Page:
That’s how, in 1989, the harvest took place under the benevolent gaze of sculptures by Robert Indiana, Karen Appel and Niki de Saint Phalle. The exhibit was titled Aventure dans l’Art (Adventure in Art)! A premonitory title as you will soon find out. At the end of the harvest, the sculptures returned to the Netherlands and everyone, from the simple harvester to the vine manager, felt dispossessed… Arsac had just lost part of its soul. That’s why from 1990 to 1994, we decided to organize each year a summer exhibit in the cellars and outdoors. We had works by Viallat, Niki de Saint Phalle, Jean-Michel Meurice, Pierre Buraglio and Bernard Pagès. In 1994, the property became profitable and I decided to purchase, each year, a sculpture which would stay in the park. Our budget was determined by the number of vines we have: there are 600,000 vines in Arsac and at the time, we decided that each vine would give 1 franc for the purchase of an art piece, thus producing 600,000 francs, which would amount today to an annual budget of approximately 100,000 Euros. In Arsac, we view each sculpture as an extension of the castle’s architecture. Without belittling the considerable work of our ancestors which invented the genius concept of the wine estate, we have a minor reproach to make to our contemporaries: since the last stone was laid down, the Bordeaux estate hasn’t evolved in any way, while the world around it is constantly changing. Isn’t it the key to its success, after all? It stays the same in an ever-changing world? For us, the purchase of a work of art is a way to “upgrade” our “castle software” and to demonstrate that our estate is alive! Today, thirty years after its creation, the park includes over thirty works of art. This garden is part of the castle; it is in its DNA. And of course, because I attend so many contemporary art conferences and exhibitions in France and around the world, in galleries as well as museums, I have been able to explore the world of contemporary art and to develop my own sensitivity to it throughout the years. Encounters with artists, although numerous, were often more about friendship and tasting good wine than about art. It’s something I took pride in, because for my part, I have always been very eager to keep total freedom – the only one I have left! – and independence in my choices.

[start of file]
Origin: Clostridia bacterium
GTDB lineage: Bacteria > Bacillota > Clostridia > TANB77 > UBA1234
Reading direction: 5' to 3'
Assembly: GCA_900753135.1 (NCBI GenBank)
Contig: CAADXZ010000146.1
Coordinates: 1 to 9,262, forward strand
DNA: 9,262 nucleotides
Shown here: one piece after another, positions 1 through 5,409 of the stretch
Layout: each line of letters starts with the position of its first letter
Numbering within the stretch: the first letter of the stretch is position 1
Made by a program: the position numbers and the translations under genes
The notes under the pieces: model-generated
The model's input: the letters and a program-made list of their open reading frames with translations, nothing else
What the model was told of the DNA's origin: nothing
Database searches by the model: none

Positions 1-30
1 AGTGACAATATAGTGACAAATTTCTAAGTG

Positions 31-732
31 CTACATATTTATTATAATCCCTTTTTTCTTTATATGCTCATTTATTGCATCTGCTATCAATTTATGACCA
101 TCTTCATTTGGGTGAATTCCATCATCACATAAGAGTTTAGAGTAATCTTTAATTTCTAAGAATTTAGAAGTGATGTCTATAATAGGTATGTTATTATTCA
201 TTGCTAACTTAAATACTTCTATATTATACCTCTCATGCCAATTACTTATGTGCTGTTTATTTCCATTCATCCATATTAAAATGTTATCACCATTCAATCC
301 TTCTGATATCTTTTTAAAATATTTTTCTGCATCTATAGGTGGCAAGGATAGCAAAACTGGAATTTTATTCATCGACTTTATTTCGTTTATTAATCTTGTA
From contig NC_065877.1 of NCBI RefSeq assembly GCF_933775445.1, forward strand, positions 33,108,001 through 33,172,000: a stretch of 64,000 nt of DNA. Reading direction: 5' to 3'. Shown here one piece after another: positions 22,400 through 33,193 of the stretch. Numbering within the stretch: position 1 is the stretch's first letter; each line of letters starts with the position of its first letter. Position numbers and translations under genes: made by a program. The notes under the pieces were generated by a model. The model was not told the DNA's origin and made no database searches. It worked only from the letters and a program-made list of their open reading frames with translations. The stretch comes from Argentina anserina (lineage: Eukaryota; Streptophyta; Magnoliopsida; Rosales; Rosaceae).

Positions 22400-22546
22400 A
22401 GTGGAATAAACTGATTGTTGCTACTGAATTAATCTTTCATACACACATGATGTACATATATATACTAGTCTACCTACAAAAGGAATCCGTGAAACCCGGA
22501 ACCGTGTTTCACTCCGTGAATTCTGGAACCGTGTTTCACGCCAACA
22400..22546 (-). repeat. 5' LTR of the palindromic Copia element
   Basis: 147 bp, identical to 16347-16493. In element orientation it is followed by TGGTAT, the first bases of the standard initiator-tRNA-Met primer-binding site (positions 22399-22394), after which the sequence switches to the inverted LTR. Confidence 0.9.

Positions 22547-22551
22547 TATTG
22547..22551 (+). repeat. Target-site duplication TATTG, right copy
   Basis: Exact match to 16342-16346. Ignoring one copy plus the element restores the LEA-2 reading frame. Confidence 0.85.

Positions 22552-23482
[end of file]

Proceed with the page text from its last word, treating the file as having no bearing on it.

How did you choose where to place the outdoor works? Were some of them purchased with a specific location in mind? Should visitors view them in a specific order or just discover them as they wander around? Were some of the works specifically commissioned for this site?